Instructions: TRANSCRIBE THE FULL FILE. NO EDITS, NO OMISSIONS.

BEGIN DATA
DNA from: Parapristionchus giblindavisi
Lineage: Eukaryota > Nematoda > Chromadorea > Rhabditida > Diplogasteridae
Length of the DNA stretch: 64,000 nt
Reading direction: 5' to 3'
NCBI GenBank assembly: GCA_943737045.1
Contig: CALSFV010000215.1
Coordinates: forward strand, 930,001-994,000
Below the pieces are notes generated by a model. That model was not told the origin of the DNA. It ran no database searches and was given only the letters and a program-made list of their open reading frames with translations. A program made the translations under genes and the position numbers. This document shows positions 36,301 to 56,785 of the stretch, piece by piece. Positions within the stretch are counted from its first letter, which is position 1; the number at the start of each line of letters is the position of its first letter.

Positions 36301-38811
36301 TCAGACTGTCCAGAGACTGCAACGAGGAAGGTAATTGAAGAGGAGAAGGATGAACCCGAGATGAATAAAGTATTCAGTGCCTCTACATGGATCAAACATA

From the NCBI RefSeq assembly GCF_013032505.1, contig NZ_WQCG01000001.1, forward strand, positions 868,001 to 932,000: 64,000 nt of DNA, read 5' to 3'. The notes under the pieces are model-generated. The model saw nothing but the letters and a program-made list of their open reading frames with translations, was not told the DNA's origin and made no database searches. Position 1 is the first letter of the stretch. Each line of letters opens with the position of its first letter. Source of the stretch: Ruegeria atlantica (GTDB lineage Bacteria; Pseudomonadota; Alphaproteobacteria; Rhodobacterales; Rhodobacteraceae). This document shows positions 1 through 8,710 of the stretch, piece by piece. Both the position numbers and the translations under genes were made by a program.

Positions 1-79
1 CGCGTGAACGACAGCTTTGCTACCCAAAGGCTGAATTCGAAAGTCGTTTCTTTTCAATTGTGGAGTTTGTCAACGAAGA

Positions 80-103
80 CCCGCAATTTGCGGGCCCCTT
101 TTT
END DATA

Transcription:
DNA from: Parapristionchus giblindavisi
Lineage: Eukaryota > Nematoda > Chromadorea > Rhabditida > Diplogasteridae
Length of the DNA stretch: 64,000 nt
Reading direction: 5' to 3'
NCBI GenBank assembly: GCA_943737045.1
Contig: CALSFV010000215.1
Coordinates: forward strand, 930,001-994,000
Below the pieces are notes generated by a model. That model was not told the origin of the DNA. It ran no database searches and was given only the letters and a program-made list of their open reading frames with translations. A program made the translations under genes and the position numbers. This document shows positions 36,301 to 56,785 of the stretch, piece by piece. Positions within the stretch are counted from its first letter, which is position 1; the number at the start of each line of letters is the position of its first letter.

Positions 36301-38811
36301 TCAGACTGTCCAGAGACTGCAACGAGGAAGGTAATTGAAGAGGAGAAGGATGAACCCGAGATGAATAAAGTATTCAGTGCCTCTACATGGATCAAACATA

From the NCBI RefSeq assembly GCF_013032505.1, contig NZ_WQCG01000001.1, forward strand, positions 868,001 to 932,000: 64,000 nt of DNA, read 5' to 3'. The notes under the pieces are model-generated. The model saw nothing but the letters and a program-made list of their open reading frames with translations, was not told the DNA's origin and made no database searches. Position 1 is the first letter of the stretch. Each line of letters opens with the position of its first letter. Source of the stretch: Ruegeria atlantica (GTDB lineage Bacteria; Pseudomonadota; Alphaproteobacteria; Rhodobacterales; Rhodobacteraceae). This document shows positions 1 through 8,710 of the stretch, piece by piece. Both the position numbers and the translations under genes were made by a program.

Positions 1-79
1 CGCGTGAACGACAGCTTTGCTACCCAAAGGCTGAATTCGAAAGTCGTTTCTTTTCAATTGTGGAGTTTGTCAACGAAGA

Positions 80-103
80 CCCGCAATTTGCGGGCCCCTT
101 TTT